Getting the right host is a crucial consideration. It need not be a single name – maybe a duo (one could be studio-based, in London; the other, perhaps, over in Manchester?!) would do just as well. The aim is to broaden the demographic reach and include every age. There would be some controversy and spit to the show – nothing that alienated younger viewers, though. The desire is to get that much-watch music T.V. show that recalls the days of MTV and Top of the Pops. I know we cannot return to the past and create the same sensations as the 1980s and 1990s, for example. What everyone wants is an accompaniment to the music T.V. shows we have right now. Three shows – unless I am missing an obvious one – is hardly a ‘crowd’. It would be great to have something on the screens that encompassed the best radio stations/shows with older-days music television; link it with the modern pace of life and bring in a mix of technology-advance and classic-nostalgia. Putting the live element up-front and central means those who cannot afford to see a hot new band perform can see them from the comfort of their home. Whilst the experience is not exactly the same as going to a gig; that is, in a good way, a good thing.


Artists who appear on the show would not find that T.V. light too alluring and seductive: the chance to get your music out to home-based audiences and uninitiated ears is a definite bonus! I cannot pitch a show directly to the BBC – they do not take submissions from individuals – but, one suspects, there is a production company out there who could coherently and effectively do so on my/everyone’s behalf. There is that endless desire for a show that nods to the best days of music television and gives it a modern lick of paint. 2018 is a year where music needs to listen to voices that are going unsatisfied and silent. A great T.V. show could, actually, help tackle issues surrounding music right now – venues struggling; sexism and inequality; whether streaming and digital music is better and more important than vinyl and traditional forms. I would love to see it happen. The show would not cost a lot and good work alongside those already on the market. I like Sounds Like Friday Night and fills it does what it needs to perfectly – with two great presenters helming it! If we added a younger brother/sister to the cot; worked with T.V. and radio stations and devised something that would be popular and long-lasting (getting any kinks sorted along the way) then I believe, if all goes well; it – whatever the show is called! – could last as long as…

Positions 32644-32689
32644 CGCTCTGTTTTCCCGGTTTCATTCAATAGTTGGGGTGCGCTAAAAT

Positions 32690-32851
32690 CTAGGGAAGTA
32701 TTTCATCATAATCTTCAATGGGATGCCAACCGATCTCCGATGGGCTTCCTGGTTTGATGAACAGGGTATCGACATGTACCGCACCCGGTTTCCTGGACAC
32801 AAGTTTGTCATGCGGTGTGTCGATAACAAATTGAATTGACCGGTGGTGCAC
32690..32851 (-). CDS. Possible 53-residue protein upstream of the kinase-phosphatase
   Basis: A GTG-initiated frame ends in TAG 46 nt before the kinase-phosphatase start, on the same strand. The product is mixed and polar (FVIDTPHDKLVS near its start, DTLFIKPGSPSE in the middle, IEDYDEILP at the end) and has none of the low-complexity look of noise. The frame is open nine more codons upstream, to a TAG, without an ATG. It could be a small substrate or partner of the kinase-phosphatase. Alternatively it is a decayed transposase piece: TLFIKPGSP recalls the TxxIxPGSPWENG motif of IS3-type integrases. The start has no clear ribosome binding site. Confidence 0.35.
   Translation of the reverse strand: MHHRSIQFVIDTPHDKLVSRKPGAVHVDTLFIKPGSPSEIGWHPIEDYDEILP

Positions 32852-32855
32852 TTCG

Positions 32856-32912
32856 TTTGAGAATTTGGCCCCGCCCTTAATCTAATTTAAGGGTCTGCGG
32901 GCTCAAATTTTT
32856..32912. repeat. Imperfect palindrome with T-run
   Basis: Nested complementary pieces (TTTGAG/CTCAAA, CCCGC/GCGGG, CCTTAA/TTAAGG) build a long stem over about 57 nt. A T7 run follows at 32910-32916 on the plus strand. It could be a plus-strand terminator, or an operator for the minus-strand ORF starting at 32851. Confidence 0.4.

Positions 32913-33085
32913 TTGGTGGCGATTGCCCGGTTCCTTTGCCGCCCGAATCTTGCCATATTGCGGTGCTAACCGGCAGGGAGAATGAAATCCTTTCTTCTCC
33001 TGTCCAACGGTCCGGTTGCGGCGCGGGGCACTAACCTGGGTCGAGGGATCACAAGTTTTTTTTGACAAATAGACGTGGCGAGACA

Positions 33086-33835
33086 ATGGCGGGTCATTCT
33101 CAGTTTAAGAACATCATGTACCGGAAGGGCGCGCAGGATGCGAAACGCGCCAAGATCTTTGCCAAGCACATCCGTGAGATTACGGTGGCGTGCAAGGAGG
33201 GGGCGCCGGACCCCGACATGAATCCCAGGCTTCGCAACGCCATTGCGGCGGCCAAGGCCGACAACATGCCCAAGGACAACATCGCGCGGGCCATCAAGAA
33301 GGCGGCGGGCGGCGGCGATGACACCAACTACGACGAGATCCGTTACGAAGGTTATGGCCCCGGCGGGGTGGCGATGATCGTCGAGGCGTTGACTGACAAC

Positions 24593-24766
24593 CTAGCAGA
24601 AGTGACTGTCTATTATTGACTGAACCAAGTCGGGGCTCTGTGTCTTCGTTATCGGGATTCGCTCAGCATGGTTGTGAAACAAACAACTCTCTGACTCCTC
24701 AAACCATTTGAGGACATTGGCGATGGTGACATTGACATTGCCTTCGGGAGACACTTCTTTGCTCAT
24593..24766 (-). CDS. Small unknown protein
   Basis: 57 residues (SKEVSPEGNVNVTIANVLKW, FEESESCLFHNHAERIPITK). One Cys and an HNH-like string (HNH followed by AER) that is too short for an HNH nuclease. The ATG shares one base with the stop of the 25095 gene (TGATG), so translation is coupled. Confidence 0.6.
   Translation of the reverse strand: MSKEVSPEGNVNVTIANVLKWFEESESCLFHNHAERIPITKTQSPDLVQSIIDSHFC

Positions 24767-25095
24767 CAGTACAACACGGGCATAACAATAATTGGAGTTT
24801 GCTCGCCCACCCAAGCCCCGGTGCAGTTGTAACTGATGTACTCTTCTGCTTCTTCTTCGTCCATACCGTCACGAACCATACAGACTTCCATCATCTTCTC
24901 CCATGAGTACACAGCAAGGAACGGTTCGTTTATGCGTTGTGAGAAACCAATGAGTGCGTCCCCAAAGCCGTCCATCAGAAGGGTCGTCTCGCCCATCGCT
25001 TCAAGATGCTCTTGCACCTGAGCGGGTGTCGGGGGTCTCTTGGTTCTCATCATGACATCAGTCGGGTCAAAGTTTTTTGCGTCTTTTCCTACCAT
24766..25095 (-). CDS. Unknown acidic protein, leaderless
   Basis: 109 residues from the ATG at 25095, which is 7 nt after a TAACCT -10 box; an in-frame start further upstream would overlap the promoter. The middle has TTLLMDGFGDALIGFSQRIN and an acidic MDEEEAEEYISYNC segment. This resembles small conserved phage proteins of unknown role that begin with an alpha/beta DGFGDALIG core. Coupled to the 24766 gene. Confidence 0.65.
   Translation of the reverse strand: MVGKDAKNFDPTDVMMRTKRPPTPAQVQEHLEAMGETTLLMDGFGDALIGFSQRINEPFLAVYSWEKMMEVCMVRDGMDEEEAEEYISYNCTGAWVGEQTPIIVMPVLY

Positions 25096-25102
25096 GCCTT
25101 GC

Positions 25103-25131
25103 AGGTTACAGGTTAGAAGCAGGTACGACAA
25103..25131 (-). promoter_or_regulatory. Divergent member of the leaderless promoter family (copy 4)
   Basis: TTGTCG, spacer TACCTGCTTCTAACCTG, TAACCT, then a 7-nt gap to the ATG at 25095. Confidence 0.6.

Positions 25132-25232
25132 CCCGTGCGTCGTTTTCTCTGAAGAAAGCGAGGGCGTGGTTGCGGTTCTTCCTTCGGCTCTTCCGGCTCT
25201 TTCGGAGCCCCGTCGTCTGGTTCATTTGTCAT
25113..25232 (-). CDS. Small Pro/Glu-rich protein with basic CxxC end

b ob.jpg

IN THIS PHOTO: Bob Harris, on the set of The Old Grey Whistle Test/PHOTO CREDIT: BBC/Getty Images

THE Old Grey Whistle Test.